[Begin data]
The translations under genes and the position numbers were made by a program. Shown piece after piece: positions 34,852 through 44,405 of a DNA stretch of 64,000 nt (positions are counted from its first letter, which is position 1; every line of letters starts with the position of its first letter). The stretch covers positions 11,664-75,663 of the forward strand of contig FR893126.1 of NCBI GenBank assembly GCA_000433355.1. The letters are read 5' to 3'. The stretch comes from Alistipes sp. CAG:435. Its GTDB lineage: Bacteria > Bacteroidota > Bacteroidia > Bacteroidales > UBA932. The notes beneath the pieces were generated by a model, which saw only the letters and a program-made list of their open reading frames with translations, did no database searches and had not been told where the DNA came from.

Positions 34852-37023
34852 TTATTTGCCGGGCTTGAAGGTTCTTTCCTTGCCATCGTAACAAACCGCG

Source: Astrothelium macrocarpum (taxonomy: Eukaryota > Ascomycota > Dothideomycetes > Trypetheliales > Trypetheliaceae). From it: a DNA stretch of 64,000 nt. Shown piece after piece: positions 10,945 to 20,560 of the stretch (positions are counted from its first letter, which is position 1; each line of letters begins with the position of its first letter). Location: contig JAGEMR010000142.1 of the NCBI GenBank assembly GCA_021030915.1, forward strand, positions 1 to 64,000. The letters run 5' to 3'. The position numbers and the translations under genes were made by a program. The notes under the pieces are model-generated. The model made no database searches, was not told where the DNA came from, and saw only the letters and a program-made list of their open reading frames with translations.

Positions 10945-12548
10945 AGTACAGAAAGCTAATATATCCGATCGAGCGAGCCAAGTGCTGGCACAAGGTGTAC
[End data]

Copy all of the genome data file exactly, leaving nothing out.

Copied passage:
The translations under genes and the position numbers were made by a program. Shown piece after piece: positions 34,852 through 44,405 of a DNA stretch of 64,000 nt (positions are counted from its first letter, which is position 1; every line of letters starts with the position of its first letter). The stretch covers positions 11,664-75,663 of the forward strand of contig FR893126.1 of NCBI GenBank assembly GCA_000433355.1. The letters are read 5' to 3'. The stretch comes from Alistipes sp. CAG:435. Its GTDB lineage: Bacteria > Bacteroidota > Bacteroidia > Bacteroidales > UBA932. The notes beneath the pieces were generated by a model, which saw only the letters and a program-made list of their open reading frames with translations, did no database searches and had not been told where the DNA came from.

Positions 34852-37023
34852 TTATTTGCCGGGCTTGAAGGTTCTTTCCTTGCCATCGTAACAAACCGCG

Source: Astrothelium macrocarpum (taxonomy: Eukaryota > Ascomycota > Dothideomycetes > Trypetheliales > Trypetheliaceae). From it: a DNA stretch of 64,000 nt. Shown piece after piece: positions 10,945 to 20,560 of the stretch (positions are counted from its first letter, which is position 1; each line of letters begins with the position of its first letter). Location: contig JAGEMR010000142.1 of the NCBI GenBank assembly GCA_021030915.1, forward strand, positions 1 to 64,000. The letters run 5' to 3'. The position numbers and the translations under genes were made by a program. The notes under the pieces are model-generated. The model made no database searches, was not told where the DNA came from, and saw only the letters and a program-made list of their open reading frames with translations.

Positions 10945-12548
10945 AGTACAGAAAGCTAATATATCCGATCGAGCGAGCCAAGTGCTGGCACAAGGTGTAC